On the other hand, I suspect most people think of scrambled eggs as a very simple dish. Even though it calls for washing the container one breaks the eggs into, and the pan.
I love your lunch. When I decided to eat less meat, I thought I'd feel deprived, but just the opposite--so many possibilities opened up, where before there had been only turkey vs ham sandwiches. Today I had an avocado, two tomatoes (full-sized) and a golden mango. I did have to use a cutting board and knife, but a sandwich takes that much work!
But your eggplants beat me by a mile. Next time!
Edited at 2010-07-29 06:30 pm (UTC)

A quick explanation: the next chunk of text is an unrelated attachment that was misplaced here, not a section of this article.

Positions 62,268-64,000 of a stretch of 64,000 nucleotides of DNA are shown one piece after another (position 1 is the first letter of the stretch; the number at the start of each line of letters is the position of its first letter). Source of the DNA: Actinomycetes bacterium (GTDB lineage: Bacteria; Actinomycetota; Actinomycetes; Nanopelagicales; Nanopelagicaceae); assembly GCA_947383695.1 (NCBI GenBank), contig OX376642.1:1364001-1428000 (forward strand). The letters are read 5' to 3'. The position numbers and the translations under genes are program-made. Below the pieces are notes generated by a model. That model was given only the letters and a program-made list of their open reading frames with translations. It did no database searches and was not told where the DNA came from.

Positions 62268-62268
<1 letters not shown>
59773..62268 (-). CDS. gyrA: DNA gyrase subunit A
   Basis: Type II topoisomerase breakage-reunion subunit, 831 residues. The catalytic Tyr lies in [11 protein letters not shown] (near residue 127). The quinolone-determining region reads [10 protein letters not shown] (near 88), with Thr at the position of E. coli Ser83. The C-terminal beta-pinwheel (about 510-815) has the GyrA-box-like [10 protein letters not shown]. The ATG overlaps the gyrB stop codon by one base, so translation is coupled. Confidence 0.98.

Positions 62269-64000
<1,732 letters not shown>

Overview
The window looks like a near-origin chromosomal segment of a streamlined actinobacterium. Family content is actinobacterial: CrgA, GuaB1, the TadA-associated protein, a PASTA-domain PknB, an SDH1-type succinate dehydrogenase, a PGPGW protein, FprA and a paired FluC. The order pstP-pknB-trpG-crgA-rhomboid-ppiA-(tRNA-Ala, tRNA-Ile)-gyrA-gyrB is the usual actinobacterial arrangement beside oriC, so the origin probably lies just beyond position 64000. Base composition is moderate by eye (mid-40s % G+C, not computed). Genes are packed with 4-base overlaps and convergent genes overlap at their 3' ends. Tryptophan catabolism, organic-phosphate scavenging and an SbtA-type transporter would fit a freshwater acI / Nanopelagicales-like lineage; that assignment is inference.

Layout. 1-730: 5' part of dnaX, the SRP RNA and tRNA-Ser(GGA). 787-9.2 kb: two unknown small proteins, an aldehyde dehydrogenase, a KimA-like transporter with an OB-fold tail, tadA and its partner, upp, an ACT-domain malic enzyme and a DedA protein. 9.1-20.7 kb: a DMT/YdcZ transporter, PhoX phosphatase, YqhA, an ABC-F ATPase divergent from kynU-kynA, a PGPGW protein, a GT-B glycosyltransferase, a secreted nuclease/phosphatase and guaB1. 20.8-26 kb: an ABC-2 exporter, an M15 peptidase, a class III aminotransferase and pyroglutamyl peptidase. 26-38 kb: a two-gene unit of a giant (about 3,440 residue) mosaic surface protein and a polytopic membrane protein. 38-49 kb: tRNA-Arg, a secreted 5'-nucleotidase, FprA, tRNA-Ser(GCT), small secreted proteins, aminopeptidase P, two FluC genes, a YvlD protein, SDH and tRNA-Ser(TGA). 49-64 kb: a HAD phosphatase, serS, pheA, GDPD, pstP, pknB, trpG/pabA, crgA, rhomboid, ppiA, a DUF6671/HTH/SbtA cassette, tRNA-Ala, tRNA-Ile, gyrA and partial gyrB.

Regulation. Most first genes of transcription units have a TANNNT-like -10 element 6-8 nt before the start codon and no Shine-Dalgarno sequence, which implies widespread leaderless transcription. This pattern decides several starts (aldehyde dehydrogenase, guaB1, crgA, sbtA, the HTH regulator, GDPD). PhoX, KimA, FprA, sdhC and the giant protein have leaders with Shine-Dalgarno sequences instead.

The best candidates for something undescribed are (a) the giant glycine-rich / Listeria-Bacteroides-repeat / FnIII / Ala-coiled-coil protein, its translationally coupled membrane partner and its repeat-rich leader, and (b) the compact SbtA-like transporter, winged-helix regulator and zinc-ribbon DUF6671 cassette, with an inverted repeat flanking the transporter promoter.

How long did you cook the eggplant and at what temp? TY, Too much produce in CA
400 degrees F, 20 minutes. It was a very slender eggplant. For a fat one, probably more like 25-30 minutes.
I have home grown basil I could share, but no veggies. By the time I had settled in and could see how little sun I would be getting in my tiny plot of land, I didn't have time to do veggies this season.
So, your version of lunch would include a trip to the farmer's market, but that itself is a very good thing. For next to it is a consignment shop with, lo, wonderfuls and wackeys.
I love farmer's markets. But they seem to be less worth the energy with tomatoes, peppers, eggplants, tomatillos, beans, and herbs outside the door, and maybe a few blueberries from time to time. (We have blueberry bushes because we like the bushes rather than because we expect a monster blueberry harvest.)
We had raspberries for a while, about four homes ago. And yeah, I think I saw about three of them.